Nearly 15 percent of homes in New Jersey are considered seriously "underwater," meaning the owner owes at least 25 percent more than their property is worth, according to a new report from RealtyTrac.

Creatas, ThinkStock
Creatas, ThinkStock

The report, released Thursday, put 14.5 percent of New Jersey residential properties in that category for the first quarter of 2015, compared to 13 percent one quarter prior. Year-over-year, however, the state saw an improvement of more than 4 percent

Seriously underwater homes in New Jersey accounted for 41.5 percent of residential properties in the foreclosure process, the report also found.

Patrick O'Keefe, director of economic research for CohnReznick in Roseland, said sluggish home prices are the main culprit of New Jersey's troubling data.

"In New Jersey, we have, over the last five years, had a house appreciation rate that ranks 34th among all the states," O'Keefe said, noting a drop in prices over the three-month period ending in February.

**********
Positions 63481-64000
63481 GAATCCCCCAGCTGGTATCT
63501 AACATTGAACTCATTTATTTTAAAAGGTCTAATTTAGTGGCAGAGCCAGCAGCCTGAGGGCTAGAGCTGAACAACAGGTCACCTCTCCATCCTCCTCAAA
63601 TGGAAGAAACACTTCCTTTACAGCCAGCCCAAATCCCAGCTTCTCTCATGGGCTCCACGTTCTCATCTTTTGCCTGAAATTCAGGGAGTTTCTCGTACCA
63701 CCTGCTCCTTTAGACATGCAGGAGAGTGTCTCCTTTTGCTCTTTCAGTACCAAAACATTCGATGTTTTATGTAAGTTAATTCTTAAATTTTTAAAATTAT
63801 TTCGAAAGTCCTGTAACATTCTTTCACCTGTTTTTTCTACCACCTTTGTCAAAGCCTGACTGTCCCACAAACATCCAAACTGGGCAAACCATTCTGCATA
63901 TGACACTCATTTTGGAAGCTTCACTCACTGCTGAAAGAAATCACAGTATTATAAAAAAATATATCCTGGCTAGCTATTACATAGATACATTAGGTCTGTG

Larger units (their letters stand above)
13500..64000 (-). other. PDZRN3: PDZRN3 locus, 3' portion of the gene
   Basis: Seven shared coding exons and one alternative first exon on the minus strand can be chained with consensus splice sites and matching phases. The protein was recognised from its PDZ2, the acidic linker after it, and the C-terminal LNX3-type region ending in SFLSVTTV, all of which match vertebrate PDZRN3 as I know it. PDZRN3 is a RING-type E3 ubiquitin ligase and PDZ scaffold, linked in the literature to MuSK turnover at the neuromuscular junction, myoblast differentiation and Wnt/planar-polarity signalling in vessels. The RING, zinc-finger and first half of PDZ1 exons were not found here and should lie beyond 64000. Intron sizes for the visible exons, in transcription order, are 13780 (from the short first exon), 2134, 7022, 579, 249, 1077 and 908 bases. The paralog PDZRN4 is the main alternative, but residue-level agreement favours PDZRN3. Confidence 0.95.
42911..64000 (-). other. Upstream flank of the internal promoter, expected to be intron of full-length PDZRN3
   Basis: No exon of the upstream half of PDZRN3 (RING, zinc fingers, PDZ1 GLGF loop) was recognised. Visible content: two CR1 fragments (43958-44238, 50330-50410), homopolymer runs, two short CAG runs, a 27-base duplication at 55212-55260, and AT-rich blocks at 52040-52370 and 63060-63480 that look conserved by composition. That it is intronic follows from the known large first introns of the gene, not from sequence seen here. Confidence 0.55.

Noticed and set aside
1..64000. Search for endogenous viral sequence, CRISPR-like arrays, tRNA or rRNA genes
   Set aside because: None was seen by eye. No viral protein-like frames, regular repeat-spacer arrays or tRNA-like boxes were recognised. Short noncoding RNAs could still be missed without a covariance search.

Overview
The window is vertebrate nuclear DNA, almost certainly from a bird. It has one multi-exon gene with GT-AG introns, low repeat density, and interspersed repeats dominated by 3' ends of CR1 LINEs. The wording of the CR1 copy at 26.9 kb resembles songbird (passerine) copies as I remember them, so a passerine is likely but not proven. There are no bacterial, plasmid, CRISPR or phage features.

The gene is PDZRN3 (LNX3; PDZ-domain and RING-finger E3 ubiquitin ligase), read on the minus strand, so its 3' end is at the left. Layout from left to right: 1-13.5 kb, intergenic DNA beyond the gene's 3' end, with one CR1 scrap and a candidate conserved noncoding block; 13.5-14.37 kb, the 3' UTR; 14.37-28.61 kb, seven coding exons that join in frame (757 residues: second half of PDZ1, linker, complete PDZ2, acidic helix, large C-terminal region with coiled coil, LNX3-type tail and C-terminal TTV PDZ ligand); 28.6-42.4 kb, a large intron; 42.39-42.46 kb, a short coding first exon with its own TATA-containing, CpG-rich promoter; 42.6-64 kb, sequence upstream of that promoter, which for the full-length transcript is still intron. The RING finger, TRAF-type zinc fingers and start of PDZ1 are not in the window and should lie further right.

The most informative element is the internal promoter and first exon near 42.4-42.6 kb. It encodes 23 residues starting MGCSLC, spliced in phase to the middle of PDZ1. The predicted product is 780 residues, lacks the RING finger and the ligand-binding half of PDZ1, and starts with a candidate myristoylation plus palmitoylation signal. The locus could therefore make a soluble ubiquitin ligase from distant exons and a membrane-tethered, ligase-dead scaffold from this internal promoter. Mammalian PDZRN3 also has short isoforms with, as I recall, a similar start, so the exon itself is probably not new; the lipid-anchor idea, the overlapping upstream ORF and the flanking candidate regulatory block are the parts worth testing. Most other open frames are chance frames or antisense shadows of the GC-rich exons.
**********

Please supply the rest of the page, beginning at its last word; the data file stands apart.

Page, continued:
On top of that, the Garden State has been the victim of slower population growth, slower housing activity, and slower jobs and income recovery.

According to O'Keefe, 11 percent of all mortgages in New Jersey are "seriously distressed," meaning they are 90 or more days in arrears, or already in the foreclosure process.

"There's still a large number of New Jerseyans who are in houses on which they simply can't make the payment every month," he said.

In the first quarter of 2015, more than 7 million homes nationwide were seriously underwater, RealtyTrac found, up one-half of a percent from the end of last year.

Refinancing or modifying one's loan is the first potential solution experts point to for underwater homeowners. Other, less desirable options, include a short sale or renting out any or all of the home to assist with payments.

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